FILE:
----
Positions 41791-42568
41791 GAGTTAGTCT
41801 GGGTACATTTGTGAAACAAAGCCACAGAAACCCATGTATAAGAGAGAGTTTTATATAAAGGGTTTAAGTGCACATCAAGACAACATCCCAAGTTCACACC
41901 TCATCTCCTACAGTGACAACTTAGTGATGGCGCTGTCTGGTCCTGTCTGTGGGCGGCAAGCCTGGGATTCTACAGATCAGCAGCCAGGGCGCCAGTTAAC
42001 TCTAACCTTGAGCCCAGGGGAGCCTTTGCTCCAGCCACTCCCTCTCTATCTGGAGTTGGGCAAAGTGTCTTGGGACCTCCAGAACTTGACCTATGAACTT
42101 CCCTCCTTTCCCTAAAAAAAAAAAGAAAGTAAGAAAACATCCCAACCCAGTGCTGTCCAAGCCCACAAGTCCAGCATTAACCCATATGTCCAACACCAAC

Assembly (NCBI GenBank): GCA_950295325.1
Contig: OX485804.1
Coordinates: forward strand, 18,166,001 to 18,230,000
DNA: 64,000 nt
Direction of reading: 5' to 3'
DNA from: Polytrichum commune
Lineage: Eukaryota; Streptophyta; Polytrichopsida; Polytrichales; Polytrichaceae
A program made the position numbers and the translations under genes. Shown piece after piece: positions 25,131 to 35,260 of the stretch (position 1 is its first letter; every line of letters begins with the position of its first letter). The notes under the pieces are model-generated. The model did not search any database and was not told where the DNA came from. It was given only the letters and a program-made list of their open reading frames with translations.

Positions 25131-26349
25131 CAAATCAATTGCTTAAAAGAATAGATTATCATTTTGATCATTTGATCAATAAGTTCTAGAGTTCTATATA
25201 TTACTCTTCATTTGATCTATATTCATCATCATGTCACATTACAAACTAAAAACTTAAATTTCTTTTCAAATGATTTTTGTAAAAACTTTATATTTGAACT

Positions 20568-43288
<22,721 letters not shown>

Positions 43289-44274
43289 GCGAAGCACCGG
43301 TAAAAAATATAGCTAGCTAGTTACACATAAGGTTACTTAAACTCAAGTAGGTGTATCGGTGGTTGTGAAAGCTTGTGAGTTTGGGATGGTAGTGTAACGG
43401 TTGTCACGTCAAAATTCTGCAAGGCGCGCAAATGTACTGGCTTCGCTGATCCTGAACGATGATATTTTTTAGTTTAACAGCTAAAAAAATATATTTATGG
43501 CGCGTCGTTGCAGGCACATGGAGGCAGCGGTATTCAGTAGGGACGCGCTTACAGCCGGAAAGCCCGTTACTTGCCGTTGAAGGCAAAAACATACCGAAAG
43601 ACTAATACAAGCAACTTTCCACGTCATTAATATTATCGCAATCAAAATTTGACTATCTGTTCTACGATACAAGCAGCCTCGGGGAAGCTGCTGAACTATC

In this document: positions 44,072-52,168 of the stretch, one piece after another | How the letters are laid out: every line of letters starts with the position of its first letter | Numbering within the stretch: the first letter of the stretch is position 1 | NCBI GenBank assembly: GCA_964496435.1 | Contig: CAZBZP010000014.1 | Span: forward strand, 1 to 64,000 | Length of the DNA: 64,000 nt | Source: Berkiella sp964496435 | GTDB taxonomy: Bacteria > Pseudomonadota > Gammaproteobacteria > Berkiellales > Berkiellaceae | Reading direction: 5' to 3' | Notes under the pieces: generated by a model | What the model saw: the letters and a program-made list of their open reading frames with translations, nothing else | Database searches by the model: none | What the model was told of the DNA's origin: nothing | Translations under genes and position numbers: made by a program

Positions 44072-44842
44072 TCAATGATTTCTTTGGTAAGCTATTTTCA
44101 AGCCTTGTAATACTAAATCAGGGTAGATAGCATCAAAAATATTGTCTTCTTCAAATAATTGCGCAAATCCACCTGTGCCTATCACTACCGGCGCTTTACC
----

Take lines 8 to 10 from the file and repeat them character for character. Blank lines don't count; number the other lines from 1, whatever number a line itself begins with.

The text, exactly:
Contig: OX485804.1
Coordinates: forward strand, 18,166,001 to 18,230,000
DNA: 64,000 nt